A readable and comprehensive history of WWII. Dispenses with the deep narrative and rich primary sources that marked Beevor's other books (Stalingrad, The Battle for Spain, etc), which is kind of unfortunate. Admits some editorial errors, which is still more unfortunate. Good coverage of the Chinese war, though not prior to 1939, and admirably integrates the Italians. Introduces the Churchill-Stalin "percentages memo", which was news to me -- not something highlit in Churchill's six-volume The S ...more
Vishwanath Saragadam
"But it remains a poignant reminder that the consequences of decisions by leaders such as Hitler and Stalin ripped apart any certainty in the traditional fabric of existence".

History, as Antony Beevor says, is not tidy, and that is exactly what I captured in this book. Till the day I picked this book, WWII was a dispassionate event between entities called nations. But this book showed that it was a war of individuals, in more ways than one. Antony Beevor perfectly portrays the emotions running t
Paul Fulcher
Dec 13, 2014 Paul Fulcher rated it it was ok  ·  review of another edition
Shelves: 2014
A very readable and comprehensive history of the Second World War. Beevor's main focus - and success - is in showing how the various different conflicts across the globe did, in reality, influence each other despite the actually very small practical overlap (for example he finds only one very minor example where German forces assisted Japan).

However, I didn't find this as strong as the works, e.g. on Stalingrad and Berlin, that made Beevor's name. Those books distinguished themselves by focusing
Leo Robertson
Aug 07, 2012 Leo Robertson rated it it was amazing  ·  review of another edition
This book is great, and it's about the most compact complete story of The Second World War there's going to be, I reckon.

You get a really strong sense of how quickly it all happened, how panicky everyone was and how completely unprepared we must have felt, and how futile it was too. The narrative jumps between grand descriptions of entire battles and snapshots of the lives of individuals given by quotes or other details, but it all the time feels like a very natural progression, which is difficu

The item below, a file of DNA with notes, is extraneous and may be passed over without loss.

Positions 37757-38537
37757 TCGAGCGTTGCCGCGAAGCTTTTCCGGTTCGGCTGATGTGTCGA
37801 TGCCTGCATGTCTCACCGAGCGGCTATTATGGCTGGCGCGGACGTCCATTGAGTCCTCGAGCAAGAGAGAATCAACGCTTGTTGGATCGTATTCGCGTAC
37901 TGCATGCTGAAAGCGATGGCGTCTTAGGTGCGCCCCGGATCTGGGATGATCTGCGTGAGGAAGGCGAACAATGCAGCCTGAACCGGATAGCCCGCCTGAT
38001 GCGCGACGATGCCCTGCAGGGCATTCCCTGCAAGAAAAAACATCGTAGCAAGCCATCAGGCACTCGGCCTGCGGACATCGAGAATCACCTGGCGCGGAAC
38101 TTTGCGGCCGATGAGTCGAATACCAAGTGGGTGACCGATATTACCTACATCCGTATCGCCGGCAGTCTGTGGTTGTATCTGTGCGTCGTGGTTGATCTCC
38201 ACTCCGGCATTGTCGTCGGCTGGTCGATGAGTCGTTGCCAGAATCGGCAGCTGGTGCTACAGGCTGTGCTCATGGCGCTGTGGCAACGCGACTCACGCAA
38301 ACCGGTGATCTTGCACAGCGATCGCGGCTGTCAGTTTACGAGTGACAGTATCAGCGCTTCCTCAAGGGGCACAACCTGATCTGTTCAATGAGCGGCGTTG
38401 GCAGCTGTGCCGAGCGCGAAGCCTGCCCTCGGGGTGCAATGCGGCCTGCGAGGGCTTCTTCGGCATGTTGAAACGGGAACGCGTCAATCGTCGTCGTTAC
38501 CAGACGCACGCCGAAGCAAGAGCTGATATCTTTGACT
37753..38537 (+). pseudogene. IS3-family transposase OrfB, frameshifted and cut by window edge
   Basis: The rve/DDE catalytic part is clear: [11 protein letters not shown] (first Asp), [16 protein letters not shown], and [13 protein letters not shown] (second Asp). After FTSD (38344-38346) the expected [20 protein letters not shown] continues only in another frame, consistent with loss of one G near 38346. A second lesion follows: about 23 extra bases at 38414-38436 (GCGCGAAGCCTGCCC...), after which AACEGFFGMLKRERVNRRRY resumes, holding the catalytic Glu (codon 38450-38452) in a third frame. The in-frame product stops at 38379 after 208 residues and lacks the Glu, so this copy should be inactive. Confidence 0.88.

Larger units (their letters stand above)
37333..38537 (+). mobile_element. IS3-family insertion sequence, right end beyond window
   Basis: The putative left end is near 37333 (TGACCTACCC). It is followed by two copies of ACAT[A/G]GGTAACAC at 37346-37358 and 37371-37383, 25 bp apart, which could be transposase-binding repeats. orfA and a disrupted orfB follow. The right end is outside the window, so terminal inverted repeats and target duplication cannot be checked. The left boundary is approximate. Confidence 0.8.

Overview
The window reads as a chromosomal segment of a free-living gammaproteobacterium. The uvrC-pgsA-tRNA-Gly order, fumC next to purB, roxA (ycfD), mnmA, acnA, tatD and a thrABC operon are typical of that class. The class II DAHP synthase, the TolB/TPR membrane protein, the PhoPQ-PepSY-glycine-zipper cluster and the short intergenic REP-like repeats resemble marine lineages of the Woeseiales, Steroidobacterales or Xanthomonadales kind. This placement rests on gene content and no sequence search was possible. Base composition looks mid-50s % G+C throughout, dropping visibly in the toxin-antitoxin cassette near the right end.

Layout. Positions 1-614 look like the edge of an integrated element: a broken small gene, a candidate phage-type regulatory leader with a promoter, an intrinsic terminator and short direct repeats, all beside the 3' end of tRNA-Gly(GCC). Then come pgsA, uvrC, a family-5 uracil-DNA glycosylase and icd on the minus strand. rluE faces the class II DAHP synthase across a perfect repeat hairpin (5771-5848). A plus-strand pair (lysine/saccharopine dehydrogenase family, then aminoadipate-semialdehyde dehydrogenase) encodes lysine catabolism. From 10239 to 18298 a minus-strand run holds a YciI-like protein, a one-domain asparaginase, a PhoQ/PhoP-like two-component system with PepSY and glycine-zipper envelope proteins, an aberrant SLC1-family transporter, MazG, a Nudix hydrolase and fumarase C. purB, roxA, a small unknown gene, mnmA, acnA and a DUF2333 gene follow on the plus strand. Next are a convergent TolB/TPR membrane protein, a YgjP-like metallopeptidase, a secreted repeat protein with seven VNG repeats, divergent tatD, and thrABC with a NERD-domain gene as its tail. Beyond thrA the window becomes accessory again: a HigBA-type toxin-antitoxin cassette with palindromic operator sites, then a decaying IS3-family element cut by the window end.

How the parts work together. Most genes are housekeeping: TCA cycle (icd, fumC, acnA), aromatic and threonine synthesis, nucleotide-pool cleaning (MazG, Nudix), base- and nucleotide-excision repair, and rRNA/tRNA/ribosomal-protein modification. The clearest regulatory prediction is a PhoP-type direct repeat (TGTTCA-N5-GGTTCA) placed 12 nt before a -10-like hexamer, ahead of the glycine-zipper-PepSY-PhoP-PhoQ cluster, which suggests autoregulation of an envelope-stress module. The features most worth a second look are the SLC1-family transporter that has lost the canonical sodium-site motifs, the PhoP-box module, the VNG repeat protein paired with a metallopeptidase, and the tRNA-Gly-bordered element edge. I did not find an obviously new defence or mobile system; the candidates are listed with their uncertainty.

Philippe Malzieu
With Beevor, we are not in the history of long times. The presentation is chronological. A modern historian would have chosen a theme, here there is the beginning and the end. And it is very well. It is even reassuring.
We see the history parading us. There is a clinical precision.
There are two aspects which seems important to me. The first one is that it was a world war. We too much tend to think only in Europe and the Pacific. But there was China, the Philippines, Burma... All these bloody epi
Ari Eris
Mar 11, 2013 Ari Eris rated it it was amazing  ·  review of another edition
Here it is, the one and only general history of World War II that you'll ever have to read. Antony Beevor accomplishes what I imagine to be an intimidating task for any historian: balancing military history with social history; giving equal coverage to every country involved; and managing to humanize the millions of victims that our brains would prefer to numb down to incredible statistics. With The Second World War Beevor captures the reality that this was truly a global conflict in a way that ...more